Planning Made Easier- Quick Tips for SLPs

Planning Made Easier- Quick Tips for SLPs

Planning. Is that stressful for you? Many SLPs and SPED teachers think that is one of the biggest job problems, right after all of the paperwork. In fact, most of them say they’d like to leave the school system as soon as they reach full retirement age and then work somewhere else. They don’t know what specific kind of job they want, but they all agree that it has to be one that does not require planning!

Tips for SLP Organization for Back to School

Of course, we can all plan for the week, but what can be done to make the process quicker? My time spent planning has gotten easier over the years, so here are my tips in case they are helpful to you. If you are just starting out, you might as well face the fact that planning will take considerable time. However, you can use these tips now to make it quicker for next year!

Organize Your Caseload

First, start with a master list of your students and goal areas to help determine groups at the beginning of the year. Click here if you want to see how I use it. While I do this on paper to keep a copy at home, a photo of it will work as well.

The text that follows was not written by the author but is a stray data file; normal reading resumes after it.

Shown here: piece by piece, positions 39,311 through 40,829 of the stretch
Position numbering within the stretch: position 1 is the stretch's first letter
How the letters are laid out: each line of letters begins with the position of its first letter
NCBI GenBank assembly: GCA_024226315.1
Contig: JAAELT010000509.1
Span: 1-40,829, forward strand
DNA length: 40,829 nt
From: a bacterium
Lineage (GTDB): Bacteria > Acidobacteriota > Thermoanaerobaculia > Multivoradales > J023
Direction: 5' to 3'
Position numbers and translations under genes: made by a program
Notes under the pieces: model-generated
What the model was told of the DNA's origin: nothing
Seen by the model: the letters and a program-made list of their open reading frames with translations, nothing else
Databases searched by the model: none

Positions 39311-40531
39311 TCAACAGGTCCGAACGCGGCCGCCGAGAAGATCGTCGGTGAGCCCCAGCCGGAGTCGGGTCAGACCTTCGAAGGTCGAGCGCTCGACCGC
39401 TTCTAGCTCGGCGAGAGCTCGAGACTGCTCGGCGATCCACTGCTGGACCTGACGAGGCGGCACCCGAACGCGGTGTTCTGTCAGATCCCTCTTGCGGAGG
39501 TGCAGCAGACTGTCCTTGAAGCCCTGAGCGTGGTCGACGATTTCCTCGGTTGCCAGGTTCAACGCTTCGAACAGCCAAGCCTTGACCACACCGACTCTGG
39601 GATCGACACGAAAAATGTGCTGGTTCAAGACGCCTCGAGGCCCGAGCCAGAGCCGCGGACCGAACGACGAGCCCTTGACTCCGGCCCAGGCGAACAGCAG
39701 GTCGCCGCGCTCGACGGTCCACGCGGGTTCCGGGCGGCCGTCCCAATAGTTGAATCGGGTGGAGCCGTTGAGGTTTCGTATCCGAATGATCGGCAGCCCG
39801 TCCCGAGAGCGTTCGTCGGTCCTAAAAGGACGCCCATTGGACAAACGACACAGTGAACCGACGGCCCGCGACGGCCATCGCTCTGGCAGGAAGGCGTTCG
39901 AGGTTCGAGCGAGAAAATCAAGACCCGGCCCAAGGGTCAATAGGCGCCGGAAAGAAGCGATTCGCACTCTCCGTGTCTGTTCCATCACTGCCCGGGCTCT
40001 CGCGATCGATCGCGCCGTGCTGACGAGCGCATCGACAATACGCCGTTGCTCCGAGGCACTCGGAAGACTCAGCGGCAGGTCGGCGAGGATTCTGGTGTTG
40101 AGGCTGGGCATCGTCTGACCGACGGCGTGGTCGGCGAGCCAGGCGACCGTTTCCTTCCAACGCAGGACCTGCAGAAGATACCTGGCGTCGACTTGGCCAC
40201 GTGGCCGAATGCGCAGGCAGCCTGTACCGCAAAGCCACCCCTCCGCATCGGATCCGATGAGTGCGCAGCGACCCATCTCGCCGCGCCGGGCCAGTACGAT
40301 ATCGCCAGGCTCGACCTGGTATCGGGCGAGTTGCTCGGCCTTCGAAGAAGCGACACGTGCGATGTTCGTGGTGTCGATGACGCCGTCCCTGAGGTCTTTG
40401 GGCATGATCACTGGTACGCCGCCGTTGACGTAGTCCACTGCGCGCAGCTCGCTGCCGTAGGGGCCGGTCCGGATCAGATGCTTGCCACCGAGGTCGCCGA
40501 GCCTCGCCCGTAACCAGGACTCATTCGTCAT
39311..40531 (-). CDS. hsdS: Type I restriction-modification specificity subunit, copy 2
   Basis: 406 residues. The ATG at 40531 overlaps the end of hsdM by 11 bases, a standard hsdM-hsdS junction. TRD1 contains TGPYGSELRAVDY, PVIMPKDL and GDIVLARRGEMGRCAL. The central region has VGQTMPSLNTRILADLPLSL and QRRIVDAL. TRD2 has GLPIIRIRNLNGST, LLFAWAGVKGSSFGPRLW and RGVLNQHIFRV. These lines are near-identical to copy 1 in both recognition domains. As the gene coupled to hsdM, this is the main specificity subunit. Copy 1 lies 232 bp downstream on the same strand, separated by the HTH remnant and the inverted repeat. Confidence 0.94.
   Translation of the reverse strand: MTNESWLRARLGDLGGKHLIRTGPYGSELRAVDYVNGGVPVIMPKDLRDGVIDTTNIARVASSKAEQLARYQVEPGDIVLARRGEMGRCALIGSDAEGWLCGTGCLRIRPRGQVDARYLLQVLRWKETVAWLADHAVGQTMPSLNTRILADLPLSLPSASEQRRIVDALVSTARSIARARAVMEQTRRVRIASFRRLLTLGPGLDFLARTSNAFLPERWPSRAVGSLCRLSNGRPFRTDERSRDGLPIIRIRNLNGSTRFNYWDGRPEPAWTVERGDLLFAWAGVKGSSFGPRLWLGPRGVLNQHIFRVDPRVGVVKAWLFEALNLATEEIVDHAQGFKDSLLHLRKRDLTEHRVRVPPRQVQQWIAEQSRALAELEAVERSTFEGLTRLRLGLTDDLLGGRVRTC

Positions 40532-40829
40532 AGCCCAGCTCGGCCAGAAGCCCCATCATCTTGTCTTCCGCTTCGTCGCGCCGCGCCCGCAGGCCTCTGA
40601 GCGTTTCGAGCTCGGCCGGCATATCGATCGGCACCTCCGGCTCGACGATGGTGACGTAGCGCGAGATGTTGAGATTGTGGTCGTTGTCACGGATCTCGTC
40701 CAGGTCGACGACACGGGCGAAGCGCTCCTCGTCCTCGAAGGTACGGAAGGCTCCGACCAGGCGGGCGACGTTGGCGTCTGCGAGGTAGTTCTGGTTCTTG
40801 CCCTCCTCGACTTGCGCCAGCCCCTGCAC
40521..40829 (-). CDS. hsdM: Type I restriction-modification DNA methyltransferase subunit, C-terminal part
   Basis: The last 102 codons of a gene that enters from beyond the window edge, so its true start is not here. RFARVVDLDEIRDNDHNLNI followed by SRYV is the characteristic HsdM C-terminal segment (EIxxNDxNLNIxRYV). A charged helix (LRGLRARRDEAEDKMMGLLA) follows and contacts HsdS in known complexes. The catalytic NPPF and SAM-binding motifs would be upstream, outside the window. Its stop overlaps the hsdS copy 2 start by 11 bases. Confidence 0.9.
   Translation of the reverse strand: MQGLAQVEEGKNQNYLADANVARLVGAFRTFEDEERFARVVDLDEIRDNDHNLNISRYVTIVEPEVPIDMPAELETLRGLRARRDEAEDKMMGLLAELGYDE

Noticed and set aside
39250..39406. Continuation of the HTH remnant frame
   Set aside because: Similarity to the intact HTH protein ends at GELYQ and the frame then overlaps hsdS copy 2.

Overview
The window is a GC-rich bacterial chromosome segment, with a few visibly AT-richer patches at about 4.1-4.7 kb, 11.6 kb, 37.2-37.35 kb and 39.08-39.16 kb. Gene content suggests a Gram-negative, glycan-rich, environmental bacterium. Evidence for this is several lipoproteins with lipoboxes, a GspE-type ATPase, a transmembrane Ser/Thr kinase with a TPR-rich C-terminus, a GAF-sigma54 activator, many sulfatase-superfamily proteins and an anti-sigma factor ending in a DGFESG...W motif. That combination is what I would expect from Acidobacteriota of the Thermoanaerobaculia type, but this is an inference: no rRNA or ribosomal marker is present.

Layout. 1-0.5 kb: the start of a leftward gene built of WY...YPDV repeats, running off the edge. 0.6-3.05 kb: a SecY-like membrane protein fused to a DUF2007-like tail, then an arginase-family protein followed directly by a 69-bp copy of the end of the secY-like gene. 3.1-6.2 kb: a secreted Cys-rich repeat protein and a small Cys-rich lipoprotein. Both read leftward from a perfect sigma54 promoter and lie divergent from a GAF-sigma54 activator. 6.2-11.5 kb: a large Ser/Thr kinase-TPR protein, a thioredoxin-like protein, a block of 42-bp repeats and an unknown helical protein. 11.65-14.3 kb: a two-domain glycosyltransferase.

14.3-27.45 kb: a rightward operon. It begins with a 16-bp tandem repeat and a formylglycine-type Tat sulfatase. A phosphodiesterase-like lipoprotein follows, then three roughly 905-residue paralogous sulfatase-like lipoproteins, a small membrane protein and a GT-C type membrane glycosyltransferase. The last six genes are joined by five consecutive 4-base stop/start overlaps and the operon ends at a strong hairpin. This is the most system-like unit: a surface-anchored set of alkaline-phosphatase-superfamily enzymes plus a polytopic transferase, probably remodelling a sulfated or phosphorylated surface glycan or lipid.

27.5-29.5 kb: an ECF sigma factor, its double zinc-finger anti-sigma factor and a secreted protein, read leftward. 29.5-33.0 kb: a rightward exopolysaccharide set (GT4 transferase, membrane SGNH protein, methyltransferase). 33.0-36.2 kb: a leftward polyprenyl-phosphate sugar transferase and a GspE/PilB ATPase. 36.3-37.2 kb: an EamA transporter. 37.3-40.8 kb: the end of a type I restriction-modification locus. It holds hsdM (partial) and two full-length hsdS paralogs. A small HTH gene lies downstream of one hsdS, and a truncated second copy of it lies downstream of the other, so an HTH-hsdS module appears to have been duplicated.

picture of organized labeled binders for SLPs

Organize Materials

I keep my thematic materials in page protectors in a binder. Label the binders by theme or skill with this editable freebie! Organizing by theme is a great way to go when working with preschoolers or lower elementary. By middle school age, you are more likely to be searching for materials by the goals they address.

If you work with students of all ages, keep your materials organized both ways. It is unlikely that you would be using the same pages for all of your students anyway. And the time you save not searching for loose pages over the years adds up to way more time than you will spend organizing from the start.

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Plan for the Month

When I need to plan for the month ahead, I look in the binder as the first step, pulling out any materials I have already made that can be adapted for the current year’s students and goals. I also pull out a few open-ended materials that are just plain fun. 

Try hanging up fun thematic activities on a bulletin board so your students can see them, too! Often I will switch my planned activity around when a student requests one of these activities, as long as I can still accomplish the goal since students learn better when they are invested.

Of course, your daily and weekly plans will be more detailed. But having a monthly idea can help you out when you need a backup plan or have a make-up group that doesn’t jive. For younger students, that can be as easy as changing out printable game boards. The free section of the blog makes that super easy!

With middle school and older students, you could consider ‘fun’ printables that build social interaction skills. The ones I’ve used included

  • contests.
  • pages for thinking outside the box.
  • conversation starter activities.
  • would you rather? lists.